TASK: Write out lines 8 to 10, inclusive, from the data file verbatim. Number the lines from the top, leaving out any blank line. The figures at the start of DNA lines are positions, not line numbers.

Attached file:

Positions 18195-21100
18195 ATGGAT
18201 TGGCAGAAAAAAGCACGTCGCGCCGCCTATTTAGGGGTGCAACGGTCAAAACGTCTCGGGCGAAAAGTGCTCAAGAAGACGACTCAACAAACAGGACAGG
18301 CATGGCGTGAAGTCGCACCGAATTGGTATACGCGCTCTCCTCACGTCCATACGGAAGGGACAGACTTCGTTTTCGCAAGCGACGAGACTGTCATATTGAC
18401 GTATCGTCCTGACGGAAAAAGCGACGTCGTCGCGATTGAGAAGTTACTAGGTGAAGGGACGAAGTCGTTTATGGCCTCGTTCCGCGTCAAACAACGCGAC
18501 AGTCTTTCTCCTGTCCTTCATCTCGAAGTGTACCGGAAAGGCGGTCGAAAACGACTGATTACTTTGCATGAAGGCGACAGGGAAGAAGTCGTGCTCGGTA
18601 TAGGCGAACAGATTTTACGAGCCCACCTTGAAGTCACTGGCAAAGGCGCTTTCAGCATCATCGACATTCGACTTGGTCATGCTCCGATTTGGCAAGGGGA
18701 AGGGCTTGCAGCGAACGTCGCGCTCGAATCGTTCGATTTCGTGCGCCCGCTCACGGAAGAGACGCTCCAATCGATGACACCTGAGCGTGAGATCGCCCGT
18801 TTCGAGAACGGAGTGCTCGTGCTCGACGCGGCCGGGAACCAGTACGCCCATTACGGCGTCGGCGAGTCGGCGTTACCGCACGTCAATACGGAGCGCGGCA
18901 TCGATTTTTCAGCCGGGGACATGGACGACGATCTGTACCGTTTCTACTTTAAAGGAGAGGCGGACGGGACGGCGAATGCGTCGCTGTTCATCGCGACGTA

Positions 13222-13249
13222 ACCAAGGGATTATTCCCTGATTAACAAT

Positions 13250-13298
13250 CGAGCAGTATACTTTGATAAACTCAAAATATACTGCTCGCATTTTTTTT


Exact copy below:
18701 AGGGCTTGCAGCGAACGTCGCGCTCGAATCGTTCGATTTCGTGCGCCCGCTCACGGAAGAGACGCTCCAATCGATGACACCTGAGCGTGAGATCGCCCGT
18801 TTCGAGAACGGAGTGCTCGTGCTCGACGCGGCCGGGAACCAGTACGCCCATTACGGCGTCGGCGAGTCGGCGTTACCGCACGTCAATACGGAGCGCGGCA
18901 TCGATTTTTCAGCCGGGGACATGGACGACGATCTGTACCGTTTCTACTTTAAAGGAGAGGCGGACGGGACGGCGAATGCGTCGCTGTTCATCGCGACGTA